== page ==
The Clinical Pastoral Education & Research Center, Japan
The Clinical Pastoral Educationand Research Center, JAPAN

  • The purpose of The Clinical Pastoral Education and Research Center, JAPAN is to provide qualified spiritual care both for patients, their families and friends as well as for the hospital staff itself. Spiritual care is seen as a sine qua non for holistic health care as well as for the well-being of the human condition. The Center originated within the Catholic Church but is open to anyone concerned with the care of the spiritual dimension, and of heart and soul of suffering fellow humans. The Center was formally opened on January 1st 1998, with the first Clinical Pastoral Education course offered in 1991. Since then more than 190 five-days programs have been conducted with an average of 6 participants each.

  • Pastoral Care within Japanese public hospitals is not only non-existent it is according to the law not even permitted. In private medical institutions Pastoral Care while being possible does not exist either. The term Pastoral Care is almost unknown and unfamiliar within medical circles. On the whole Pastoral Care is almost unavailable within the 8,920 hospitals with 1,798,637 sickbeds in Japan. (*1)

  • There are a few exceptions to the rule which would be more similar to the situation on Christian hospitals. But even within the 60 Christian hospitals at present Pastoral Care is not the rule nor are the existing Pastoral Care departments necessarily staffed with certified and/or qualified personnel.

  • Both due to shortage of religious members within the medical profession and economic difficulties the number of Catholic medical facilities has decreased almost 50 % between 1960 and 1990 (from 47 to 25 institutions) . As this trend for the time being will probably continue the establishment and staffing of Pastoral Care departments is even more urgent. It goes without saying that once a religious institution changes its ownership the continuation--let alone the establishment--of Pastoral Care within such an institution will be very difficult to say the least.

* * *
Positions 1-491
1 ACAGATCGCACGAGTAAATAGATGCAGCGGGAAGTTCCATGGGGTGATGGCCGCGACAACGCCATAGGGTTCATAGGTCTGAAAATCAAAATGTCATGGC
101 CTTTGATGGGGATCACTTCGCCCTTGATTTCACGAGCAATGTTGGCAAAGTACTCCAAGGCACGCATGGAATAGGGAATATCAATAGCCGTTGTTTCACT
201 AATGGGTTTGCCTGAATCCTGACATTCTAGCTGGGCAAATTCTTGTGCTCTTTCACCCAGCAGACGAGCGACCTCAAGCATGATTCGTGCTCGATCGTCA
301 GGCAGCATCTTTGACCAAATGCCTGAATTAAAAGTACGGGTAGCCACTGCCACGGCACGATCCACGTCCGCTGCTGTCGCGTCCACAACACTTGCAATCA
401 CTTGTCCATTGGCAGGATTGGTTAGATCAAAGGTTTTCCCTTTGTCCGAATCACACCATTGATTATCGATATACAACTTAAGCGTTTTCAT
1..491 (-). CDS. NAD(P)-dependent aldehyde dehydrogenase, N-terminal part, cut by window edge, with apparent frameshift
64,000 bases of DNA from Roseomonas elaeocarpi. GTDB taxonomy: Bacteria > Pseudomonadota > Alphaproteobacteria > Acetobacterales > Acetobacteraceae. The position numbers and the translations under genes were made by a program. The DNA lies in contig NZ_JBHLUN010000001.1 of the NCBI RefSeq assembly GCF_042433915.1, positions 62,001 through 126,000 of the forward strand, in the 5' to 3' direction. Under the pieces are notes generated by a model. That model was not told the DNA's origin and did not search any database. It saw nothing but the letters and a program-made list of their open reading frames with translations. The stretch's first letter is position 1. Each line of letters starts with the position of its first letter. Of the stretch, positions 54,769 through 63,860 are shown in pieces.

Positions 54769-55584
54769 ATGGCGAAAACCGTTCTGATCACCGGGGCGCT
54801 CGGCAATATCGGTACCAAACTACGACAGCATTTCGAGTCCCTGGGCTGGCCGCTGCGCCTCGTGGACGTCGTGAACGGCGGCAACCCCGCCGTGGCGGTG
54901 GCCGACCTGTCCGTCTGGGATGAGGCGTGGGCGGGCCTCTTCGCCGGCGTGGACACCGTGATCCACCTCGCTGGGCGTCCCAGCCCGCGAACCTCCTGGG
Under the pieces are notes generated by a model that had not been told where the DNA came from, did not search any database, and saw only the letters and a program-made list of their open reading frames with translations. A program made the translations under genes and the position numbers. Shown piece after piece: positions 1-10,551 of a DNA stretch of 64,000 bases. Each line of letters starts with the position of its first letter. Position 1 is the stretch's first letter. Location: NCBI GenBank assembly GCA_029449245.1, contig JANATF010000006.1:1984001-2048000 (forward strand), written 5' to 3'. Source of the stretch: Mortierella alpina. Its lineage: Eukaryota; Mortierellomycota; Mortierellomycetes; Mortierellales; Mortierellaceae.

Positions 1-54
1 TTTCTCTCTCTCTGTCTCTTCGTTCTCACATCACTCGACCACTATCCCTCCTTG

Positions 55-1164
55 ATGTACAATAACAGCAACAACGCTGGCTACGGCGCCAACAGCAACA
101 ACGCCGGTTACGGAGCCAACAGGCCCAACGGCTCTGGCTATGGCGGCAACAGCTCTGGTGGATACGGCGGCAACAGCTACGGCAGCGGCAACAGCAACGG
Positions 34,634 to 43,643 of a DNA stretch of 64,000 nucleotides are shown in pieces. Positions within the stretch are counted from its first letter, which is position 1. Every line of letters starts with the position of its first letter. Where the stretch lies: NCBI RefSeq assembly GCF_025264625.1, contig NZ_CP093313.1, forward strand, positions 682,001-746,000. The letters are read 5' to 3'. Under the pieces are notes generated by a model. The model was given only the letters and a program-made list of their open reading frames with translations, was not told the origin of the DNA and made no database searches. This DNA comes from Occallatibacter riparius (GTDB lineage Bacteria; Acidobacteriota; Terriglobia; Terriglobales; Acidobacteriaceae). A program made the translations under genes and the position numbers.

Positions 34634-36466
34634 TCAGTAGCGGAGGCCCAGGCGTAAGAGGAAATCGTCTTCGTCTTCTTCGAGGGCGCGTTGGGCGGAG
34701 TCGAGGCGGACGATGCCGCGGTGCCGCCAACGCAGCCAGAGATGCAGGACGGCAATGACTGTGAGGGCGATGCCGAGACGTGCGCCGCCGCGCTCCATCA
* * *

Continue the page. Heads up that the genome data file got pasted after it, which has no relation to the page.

• The need for Pastoral Care is especially urgent in palliative care units or Hospices. At present there are 163 palliative care wards/units (many of them are called Hospice) recognized by the government in Japan. Regardless, the WHO stresses a comprehensive pattern of care "which encompasses the physical, psychological, social and spiritual aspects of suffering"(*2) spiritual care is offered only a small percentage of these medical institutions. Therefore even in hospice settings the importance of and need for qualified spiritual care is underestimated.

  • In order to bring across to society the importance and necessity of Pastoral Care for an holistic approach to the delivery of health care Pastoral Care, i.e., spiritual care has to be concretely practiced and thus made visible somewhere within the Japanese society itself. Only in this way both the need for spiritual help and its benevolence will be recognized and gradually become part of the healing profession. The Center considers this as its very goal and very reason for existence.

  • The specific ways the Center will achieve this goal include the following. The Center offers courses in both Clinical Pastoral Education and engages in research regarding spiritual care. As the center's existence and functioning depends on the support of individuals and institutions your cooperation is welcomed.

Dr. Waldemar Kippes Director

1. Ministry of Health, Labour and Welfare in Japan Homepage March 2007
2. WHO Technical Report Series 804, CANCER PAIN RELIEF AND PALLIATIVE CARE Report of a WHO Expert Committee World Health Organization Geneva 1990